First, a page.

So, you decided to paint your thumb green this year and it didn’t go as well as expected? Don’t fret, there are plenty of master gardeners and farmers that lose plants too. Backyard gardening is not always the easiest thing to do and takes some practice. This winter, learn as much as you can so that come spring, you can get back at it and this time next year, you could be yielding quite the harvest!
Follow along in today’s post as we discuss some common problems that affect vegetable gardens and what you can do to prevent or fix them. For the answers to all of your garden or crop questions, visit the most experienced farm supply store in Conroe — Conroe Feeders!
That’s right, plants are as temperamental as we are when it comes to temperature-related comfort. While your vegetable plants may have grown, you may have noticed that some of them never set fruit or dropped blossoms. This is usually due to uncomfortable — too high or too low — temperatures. Before you plant next year, do some research on what temperatures the vegetables you intend to plant do best in and try to plan your planting season around them, beginning with planting the seeds indoors and transplanting at the appropriate time in spring.
Nutrient deficiency or toxicity.
Another common problem with gardens, in general, is a nutrient imbalance. Whether it is from the well-meaning gardener being too aggressive with fertilizer and plant food or from drought conditions, a nutrient imbalance can cause misshapen vegetables or plants that bare no fruit. To avoid this, you can have your soil tested and feed your garden only what is lacking.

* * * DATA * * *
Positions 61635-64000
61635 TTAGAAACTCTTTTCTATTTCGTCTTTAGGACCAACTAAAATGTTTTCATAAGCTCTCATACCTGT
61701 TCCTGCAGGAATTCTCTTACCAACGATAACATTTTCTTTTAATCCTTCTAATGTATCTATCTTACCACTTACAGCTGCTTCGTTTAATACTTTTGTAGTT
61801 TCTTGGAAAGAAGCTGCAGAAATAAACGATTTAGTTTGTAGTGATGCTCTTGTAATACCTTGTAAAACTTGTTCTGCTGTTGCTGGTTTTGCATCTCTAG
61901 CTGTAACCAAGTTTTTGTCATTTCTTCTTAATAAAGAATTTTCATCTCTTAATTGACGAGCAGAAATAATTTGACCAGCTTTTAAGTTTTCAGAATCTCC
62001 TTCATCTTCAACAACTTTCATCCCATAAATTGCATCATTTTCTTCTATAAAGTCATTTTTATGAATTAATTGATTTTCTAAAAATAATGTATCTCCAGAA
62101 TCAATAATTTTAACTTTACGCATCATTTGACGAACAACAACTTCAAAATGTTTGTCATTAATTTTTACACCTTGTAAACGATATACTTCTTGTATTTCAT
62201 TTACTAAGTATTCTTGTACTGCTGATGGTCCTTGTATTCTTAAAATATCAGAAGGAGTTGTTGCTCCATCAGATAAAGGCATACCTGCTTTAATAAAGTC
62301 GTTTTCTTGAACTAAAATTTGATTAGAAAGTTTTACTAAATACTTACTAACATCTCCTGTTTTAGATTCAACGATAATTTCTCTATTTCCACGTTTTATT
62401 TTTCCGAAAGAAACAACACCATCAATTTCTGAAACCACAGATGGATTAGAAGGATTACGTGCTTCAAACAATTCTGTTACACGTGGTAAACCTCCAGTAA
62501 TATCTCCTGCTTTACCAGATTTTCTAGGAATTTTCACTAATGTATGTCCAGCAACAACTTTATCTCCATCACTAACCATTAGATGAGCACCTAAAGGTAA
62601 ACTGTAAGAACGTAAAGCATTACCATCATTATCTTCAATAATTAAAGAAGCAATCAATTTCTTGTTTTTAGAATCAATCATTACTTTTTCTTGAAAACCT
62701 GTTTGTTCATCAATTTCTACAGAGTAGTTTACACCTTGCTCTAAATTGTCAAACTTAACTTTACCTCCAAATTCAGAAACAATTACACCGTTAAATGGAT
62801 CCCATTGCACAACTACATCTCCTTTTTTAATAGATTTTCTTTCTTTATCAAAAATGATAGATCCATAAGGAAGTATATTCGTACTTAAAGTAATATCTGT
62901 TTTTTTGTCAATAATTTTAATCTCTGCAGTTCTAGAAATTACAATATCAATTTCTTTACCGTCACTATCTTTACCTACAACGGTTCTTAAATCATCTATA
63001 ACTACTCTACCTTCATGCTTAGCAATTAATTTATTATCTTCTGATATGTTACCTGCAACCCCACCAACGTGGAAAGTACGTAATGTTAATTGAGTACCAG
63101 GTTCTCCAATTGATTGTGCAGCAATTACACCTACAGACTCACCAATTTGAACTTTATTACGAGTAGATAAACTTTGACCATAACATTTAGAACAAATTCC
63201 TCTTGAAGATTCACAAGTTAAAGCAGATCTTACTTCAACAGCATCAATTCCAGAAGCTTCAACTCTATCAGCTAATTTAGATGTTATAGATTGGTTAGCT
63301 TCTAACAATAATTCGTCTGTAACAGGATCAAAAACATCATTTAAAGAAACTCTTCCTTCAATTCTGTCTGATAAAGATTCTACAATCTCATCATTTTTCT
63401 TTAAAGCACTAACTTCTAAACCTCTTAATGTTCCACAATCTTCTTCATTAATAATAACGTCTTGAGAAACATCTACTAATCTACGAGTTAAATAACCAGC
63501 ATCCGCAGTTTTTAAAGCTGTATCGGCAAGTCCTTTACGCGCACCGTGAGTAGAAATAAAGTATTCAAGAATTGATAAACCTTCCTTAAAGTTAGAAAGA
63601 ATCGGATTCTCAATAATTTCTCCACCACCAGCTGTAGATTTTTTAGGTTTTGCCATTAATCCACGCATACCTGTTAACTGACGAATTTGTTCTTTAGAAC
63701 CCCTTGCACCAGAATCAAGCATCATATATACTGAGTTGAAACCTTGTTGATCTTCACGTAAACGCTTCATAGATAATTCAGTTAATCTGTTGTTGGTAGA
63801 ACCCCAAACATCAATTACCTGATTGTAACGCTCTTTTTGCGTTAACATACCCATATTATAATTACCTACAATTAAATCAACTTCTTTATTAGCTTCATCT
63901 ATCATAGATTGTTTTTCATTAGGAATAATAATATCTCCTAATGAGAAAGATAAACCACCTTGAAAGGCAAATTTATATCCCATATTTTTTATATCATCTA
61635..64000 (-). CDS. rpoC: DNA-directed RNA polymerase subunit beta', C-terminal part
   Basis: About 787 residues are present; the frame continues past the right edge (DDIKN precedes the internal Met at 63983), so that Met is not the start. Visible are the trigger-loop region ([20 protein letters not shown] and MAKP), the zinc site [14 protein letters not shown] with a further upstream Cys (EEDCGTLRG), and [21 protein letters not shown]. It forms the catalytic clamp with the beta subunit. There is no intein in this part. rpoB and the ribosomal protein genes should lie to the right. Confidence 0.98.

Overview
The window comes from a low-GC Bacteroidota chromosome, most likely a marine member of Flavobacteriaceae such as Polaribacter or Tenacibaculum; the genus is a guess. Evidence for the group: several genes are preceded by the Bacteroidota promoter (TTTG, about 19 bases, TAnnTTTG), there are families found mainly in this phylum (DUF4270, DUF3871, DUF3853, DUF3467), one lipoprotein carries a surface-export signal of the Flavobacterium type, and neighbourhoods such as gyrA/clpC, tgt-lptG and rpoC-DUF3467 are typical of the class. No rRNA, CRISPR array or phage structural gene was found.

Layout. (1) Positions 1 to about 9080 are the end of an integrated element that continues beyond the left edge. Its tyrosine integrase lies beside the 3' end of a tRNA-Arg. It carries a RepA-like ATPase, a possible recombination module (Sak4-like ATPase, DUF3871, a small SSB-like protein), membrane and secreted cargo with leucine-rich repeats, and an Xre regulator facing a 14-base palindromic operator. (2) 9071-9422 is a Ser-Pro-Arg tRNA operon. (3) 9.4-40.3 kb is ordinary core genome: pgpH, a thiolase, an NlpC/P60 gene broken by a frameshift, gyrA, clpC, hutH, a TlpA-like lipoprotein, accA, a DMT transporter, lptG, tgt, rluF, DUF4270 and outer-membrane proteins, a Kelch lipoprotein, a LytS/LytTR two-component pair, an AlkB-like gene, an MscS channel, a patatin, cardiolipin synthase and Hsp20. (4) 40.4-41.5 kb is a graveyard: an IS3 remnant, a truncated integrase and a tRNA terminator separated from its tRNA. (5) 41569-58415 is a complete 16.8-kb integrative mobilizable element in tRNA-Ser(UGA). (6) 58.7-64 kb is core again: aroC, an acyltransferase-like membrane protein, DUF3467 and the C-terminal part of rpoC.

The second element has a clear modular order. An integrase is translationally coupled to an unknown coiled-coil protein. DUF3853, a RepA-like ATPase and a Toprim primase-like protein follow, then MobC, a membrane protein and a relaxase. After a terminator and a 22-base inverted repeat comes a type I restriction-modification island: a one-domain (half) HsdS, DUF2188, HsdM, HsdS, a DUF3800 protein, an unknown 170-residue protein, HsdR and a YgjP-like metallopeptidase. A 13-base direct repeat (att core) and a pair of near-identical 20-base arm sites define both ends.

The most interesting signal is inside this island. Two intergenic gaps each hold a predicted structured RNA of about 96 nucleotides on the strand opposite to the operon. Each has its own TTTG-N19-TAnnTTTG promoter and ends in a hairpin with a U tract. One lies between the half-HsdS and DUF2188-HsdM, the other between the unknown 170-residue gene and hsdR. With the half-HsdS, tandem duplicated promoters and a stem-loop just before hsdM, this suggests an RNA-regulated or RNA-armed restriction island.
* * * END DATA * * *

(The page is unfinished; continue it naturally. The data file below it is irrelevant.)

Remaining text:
At Conroe Feeders, we offer complimentary soil testing. Once you know what is in your soil, we can recommend the right product to produce the best garden. And, if prepackaged fertilizers and plant foot don’t have the right things for your soil, we can mix the right blend for you.
Pests such as insects and rodents are attracted to vegetables as much as you are! Not only are these pests devastating to gardens, but can cause illness if they go unnoticed and the crops are ingested. Common pests that infest vegetable gardens include aphids, stinkbugs, maggots, thrips, flies, and nematodes. Additionally, rodents and small animals including mice, squirrels, and rabbits may help themselves to a vegetable feast at your expense. To help combat infestation, you can use a variety of techniques including using wire mesh around your garden, laying bait traps for rodents, and use of pesticides. Safety considerations for each of these products will vary, but it is important to consider the risk to you as the gardener and whoever will eat your vegetables.
Less common, but still a concern is plant disease. While disease is not as common as the other concerns we have discussed, if it does afflict your garden, it has the potential to be the most devastating, so it is important to identify and treat it early. Cruciferous vegetables are at risk of clubroot, which is a particularly nasty and aggressive fungus that can live in the soil for up to 10 years, waiting for the right plant! Damping off and root rot are fungal diseases that can be treated with a fungicide, but can cause the entire garden to be lost. White mold is known to afflict most vegetables and root plants and flourishes in warm, damp environments. Bacterial disease such as bacterial wilt that prevents water distribution and eventual death of the plant, that has no known cure.
The best treatment for all garden disease is prevention! Many of the funguses are present in the soil before the garden is planted. Viral and bacterial infections are commonly spread through insect feeding wounds on the plant. The best course of disease prevention is soil testing and pest control.
At Conroe Feeders, you can find all the supplies you need to start or support a successful vegetable garden — including experts whose advice is invaluable! Stop on in to get your complimentary soil testing and recommendations on the best gardening products available. Visit us online or stop by today and we will help turn your thumb a brilliant shade of green!